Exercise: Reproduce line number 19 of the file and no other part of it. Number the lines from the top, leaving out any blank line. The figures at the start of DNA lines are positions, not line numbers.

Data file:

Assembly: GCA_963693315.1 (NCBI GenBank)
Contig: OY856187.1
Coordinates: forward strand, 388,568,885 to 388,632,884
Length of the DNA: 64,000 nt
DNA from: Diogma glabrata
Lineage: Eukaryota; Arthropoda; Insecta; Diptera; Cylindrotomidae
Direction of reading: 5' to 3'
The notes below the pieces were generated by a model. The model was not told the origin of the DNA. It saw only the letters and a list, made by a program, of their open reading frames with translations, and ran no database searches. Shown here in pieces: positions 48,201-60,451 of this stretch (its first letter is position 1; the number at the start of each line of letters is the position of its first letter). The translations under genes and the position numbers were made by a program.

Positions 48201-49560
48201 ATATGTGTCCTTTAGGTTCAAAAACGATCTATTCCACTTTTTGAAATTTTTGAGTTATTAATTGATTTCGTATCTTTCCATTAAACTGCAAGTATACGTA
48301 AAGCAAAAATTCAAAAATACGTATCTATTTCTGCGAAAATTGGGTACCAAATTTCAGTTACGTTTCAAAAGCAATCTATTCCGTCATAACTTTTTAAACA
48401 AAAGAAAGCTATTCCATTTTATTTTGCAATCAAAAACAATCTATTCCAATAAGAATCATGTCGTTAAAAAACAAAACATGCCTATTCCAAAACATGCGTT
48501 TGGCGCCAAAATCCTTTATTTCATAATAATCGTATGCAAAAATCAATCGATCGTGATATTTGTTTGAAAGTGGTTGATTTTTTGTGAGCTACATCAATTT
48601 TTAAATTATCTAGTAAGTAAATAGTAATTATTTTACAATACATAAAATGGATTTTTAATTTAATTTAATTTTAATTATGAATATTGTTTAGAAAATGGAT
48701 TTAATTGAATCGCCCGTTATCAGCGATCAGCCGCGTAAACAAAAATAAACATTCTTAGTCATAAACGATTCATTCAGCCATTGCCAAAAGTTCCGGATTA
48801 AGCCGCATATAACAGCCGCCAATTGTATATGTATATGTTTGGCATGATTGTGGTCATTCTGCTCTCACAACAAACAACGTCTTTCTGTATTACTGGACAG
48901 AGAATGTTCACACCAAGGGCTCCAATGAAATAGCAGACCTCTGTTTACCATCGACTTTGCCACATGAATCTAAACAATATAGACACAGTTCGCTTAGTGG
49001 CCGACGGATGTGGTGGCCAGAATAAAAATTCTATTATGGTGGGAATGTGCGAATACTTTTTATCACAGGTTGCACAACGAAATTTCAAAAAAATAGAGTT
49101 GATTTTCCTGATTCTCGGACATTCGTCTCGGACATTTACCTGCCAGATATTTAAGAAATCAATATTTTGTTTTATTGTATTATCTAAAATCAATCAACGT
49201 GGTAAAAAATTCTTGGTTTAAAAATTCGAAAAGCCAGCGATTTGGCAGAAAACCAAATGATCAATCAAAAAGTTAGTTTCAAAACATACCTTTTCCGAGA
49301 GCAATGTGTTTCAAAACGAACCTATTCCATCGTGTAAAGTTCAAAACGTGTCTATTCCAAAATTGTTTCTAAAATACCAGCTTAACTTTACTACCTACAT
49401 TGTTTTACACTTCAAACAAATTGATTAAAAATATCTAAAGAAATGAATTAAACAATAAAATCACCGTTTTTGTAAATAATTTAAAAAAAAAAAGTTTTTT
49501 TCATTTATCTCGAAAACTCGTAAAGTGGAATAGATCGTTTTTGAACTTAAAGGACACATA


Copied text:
49101 GATTTTCCTGATTCTCGGACATTCGTCTCGGACATTTACCTGCCAGATATTTAAGAAATCAATATTTTGTTTTATTGTATTATCTAAAATCAATCAACGT